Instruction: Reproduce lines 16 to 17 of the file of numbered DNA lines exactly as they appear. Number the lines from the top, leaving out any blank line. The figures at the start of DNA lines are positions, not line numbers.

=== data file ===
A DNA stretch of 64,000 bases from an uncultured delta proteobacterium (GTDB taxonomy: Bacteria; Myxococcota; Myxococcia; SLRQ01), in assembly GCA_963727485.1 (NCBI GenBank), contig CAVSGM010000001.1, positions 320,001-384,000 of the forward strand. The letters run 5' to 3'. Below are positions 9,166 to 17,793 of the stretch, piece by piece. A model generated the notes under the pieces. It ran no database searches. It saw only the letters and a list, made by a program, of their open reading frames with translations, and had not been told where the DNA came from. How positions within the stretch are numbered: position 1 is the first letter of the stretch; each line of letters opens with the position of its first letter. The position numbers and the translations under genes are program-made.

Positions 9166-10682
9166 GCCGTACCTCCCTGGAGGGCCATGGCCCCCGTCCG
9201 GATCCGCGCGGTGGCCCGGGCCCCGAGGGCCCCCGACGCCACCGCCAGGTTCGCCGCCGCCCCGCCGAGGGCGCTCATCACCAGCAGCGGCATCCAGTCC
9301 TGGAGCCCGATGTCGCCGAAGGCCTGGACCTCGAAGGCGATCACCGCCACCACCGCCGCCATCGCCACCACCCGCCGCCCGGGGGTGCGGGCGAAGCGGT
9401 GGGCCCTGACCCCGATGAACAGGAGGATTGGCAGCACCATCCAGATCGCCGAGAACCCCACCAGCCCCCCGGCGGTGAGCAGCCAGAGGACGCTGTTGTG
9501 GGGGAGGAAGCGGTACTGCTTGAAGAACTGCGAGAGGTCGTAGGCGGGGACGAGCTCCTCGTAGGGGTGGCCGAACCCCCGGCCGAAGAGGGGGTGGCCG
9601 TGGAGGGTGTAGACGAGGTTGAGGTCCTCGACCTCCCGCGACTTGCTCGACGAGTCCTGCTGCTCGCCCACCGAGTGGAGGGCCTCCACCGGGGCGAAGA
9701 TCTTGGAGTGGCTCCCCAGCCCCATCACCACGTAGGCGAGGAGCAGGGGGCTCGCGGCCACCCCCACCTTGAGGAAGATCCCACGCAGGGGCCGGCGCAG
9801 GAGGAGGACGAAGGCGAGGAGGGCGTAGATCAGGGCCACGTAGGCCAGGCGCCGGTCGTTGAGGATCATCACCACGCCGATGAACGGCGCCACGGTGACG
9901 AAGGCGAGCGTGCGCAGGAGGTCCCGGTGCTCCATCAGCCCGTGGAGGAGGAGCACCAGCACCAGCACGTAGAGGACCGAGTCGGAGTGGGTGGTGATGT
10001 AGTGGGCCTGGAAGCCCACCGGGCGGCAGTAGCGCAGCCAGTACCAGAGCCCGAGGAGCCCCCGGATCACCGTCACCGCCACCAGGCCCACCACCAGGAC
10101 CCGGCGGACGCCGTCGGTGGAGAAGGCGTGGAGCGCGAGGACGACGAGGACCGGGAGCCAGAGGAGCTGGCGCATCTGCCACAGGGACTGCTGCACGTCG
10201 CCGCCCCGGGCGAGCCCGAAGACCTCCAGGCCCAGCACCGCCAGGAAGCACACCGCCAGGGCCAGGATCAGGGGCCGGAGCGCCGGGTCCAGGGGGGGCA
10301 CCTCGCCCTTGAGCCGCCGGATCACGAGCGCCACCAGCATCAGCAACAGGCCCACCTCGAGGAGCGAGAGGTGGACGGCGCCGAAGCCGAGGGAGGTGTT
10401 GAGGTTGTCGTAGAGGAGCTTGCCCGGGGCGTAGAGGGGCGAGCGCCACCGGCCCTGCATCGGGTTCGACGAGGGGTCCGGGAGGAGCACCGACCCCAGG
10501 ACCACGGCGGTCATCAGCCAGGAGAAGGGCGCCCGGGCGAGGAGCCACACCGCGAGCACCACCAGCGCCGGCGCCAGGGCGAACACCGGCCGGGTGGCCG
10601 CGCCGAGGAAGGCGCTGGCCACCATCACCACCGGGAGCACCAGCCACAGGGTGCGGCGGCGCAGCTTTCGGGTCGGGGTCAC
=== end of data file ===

10401 GAGGTTGTCGTAGAGGAGCTTGCCCGGGGCGTAGAGGGGCGAGCGCCACCGGCCCTGCATCGGGTTCGACGAGGGGTCCGGGAGGAGCACCGACCCCAGG
10501 ACCACGGCGGTCATCAGCCAGGAGAAGGGCGCCCGGGCGAGGAGCCACACCGCGAGCACCACCAGCGCCGGCGCCAGGGCGAACACCGGCCGGGTGGCCG